Record of the Day: Bootsy Collins, "The Name Is Bootsy, Baby!"

Record of the Day: Bootsy Collins, “The Name Is Bootsy, Baby!”

Bootsy Collins
Ahh… The Name Is Bootsy, Baby! (Warner Bros. CD 92972-2)

Certainly one of the most eccentric artists of the entire black music scene, Bootsy Collins is also one of its most gifted: an extraordinary multi-instrumentalist whose power ignited James Brown’s rhythm section in classics such as “Sex Machine” and “Soul Power”, excellent vocalist with a timbre that makes him recognizable after just one word, a great composer and arranger, he found his perfect artistic counterpart in another important African-American musician, George Clinton, who immediately enlisted Bootsy in his crazy funk/psychedelic projects with Parliament and Funkadelic, whose irresistible music was heavily influenced by massive drug use.

The sudden success and pressure of the record business, combined with constant touring, led Bootsy to a physical collapse that put his safety at risk.

After a period of reflection, Bootsy returned to the scene as the guru of that generation of downtown musicians (Bill Laswell, Vernon Reid etc.) who grafted violent experimental sounds onto the foundations of that P-Funk that Collins and Clinton had invented in the 1990s. 70. His activity now takes place mainly in the recording studio and has seen him involved with artists such as Sly & Robbie, Dee-lite, Material, Praxis, Herbie Hancock and a good part of the New York scene.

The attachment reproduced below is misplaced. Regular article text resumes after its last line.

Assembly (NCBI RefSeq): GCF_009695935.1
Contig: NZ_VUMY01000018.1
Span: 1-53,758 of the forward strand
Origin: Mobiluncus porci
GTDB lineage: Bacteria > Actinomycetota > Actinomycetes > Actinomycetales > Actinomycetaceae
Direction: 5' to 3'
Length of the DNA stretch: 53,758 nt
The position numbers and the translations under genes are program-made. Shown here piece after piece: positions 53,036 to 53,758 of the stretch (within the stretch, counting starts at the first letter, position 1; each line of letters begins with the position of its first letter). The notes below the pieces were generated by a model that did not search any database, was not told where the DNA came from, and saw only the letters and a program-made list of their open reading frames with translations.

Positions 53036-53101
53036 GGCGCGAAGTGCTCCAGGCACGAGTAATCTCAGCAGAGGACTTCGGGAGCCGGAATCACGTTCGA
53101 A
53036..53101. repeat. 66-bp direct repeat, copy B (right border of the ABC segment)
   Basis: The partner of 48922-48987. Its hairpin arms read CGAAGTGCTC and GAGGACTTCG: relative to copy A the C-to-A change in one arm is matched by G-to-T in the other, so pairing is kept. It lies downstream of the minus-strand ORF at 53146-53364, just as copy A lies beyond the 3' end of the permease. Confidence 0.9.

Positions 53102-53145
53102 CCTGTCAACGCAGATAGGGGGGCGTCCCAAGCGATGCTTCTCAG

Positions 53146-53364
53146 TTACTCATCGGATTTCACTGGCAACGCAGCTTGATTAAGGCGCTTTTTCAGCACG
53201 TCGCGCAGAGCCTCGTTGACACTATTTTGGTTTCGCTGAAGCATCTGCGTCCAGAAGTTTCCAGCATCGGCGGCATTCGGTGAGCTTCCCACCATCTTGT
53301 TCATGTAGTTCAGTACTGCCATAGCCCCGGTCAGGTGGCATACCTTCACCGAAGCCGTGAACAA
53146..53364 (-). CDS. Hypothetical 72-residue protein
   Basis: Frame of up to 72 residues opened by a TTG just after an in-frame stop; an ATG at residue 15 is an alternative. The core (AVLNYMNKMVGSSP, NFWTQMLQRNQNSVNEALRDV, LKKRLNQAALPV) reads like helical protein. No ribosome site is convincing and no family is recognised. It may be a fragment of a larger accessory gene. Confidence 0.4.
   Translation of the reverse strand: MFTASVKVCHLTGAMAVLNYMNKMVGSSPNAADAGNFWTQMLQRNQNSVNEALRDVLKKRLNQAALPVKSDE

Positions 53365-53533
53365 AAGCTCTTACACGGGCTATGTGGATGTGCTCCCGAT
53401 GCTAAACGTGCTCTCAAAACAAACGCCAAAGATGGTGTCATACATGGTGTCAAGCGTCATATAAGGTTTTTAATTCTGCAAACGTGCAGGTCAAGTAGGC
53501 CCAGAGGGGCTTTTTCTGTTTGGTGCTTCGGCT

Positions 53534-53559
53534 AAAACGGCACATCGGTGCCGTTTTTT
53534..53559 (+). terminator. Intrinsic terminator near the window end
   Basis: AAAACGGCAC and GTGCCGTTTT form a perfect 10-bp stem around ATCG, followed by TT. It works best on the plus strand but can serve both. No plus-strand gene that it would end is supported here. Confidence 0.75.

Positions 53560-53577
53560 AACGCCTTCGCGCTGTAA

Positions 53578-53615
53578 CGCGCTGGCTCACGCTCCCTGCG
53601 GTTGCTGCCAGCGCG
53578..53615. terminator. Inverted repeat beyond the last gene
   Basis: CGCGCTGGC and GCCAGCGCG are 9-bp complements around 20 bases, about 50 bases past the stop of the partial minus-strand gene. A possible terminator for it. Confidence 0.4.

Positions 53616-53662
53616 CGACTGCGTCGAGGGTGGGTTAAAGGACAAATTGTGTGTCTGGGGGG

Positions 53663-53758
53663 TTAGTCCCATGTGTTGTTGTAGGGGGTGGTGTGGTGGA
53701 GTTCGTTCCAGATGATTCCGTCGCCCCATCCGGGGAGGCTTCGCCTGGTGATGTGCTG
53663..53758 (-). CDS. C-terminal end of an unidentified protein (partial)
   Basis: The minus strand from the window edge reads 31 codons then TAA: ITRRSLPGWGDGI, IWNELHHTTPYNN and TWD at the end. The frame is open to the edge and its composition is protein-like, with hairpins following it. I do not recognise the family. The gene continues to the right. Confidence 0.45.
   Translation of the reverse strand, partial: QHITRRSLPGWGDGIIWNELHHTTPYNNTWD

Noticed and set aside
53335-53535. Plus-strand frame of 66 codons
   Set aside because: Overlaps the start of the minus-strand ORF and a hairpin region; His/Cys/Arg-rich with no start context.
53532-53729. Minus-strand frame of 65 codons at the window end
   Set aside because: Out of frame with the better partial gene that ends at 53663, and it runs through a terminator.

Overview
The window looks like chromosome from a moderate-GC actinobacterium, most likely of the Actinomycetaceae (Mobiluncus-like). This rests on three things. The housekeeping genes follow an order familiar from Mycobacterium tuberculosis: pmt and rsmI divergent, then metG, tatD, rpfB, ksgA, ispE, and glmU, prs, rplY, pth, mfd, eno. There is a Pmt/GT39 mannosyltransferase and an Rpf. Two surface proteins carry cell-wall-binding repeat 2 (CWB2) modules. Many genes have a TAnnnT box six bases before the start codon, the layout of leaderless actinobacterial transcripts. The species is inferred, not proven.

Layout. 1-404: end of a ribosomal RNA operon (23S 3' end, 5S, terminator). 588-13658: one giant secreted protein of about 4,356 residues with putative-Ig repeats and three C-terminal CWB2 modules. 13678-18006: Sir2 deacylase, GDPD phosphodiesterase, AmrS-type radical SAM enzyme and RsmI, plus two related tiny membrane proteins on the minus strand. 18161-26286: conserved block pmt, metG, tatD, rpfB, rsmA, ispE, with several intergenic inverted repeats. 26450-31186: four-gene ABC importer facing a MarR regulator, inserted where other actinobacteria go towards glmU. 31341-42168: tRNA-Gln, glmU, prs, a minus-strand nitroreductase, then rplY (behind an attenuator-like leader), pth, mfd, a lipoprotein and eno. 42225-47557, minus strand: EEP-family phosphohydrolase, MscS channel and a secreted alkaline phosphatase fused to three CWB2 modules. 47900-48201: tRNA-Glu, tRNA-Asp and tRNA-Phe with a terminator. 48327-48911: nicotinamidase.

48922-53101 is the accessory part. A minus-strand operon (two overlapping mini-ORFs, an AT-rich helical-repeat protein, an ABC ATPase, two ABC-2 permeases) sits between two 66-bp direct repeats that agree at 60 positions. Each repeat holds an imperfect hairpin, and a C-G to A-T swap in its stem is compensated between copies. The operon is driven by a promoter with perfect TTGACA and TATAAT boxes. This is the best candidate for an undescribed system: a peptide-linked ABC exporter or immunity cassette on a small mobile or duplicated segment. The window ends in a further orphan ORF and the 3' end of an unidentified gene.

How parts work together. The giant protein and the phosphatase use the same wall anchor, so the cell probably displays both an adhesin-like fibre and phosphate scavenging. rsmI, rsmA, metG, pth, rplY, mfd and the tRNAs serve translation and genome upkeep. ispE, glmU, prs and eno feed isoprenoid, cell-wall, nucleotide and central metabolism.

This first solo album from 1977 is an excellent introduction to his paradoxical style, full of humour, where explosive rhythmic carpets form the basis for arrangements rich in wind instruments, keyboards, rhythmic guitars and percussion, with articulated and oblique compositional structures, never banal. Psychedelia combines with pure funk to create an inimitable sound that has influenced generations of musicians from Sly Stone to Miles Davis, right up to Prince (who explicitly refers to Bootsy); at the same time this new style remains deeply linked to the great tradition of soul music and a song like “What’s a Telephone Bill?” pays homage to Smokey Robinson and Marvin Gaye.

In this album Bootsy unleashes his unbridled imagination even in the lyrics, which are decidedly unusual, full of verbal games and a sense of the absurd; among other things, Professor Collins explains to us the so-called “Pinocchio Theory” developed together with George Clinton: «If you betray funk your nose will grow…”

Carlo Boccadoro, composer and conductor, was born in Macerata in 1963. He lives and works in Milan. He collaborates with soloists and orchestras in different parts of the world. He is the author of numerous books on musical topics.

This text is taken from “Lunario della musica: A record for every day of the year” published by Einaudi, courtesy of the author and the publisher.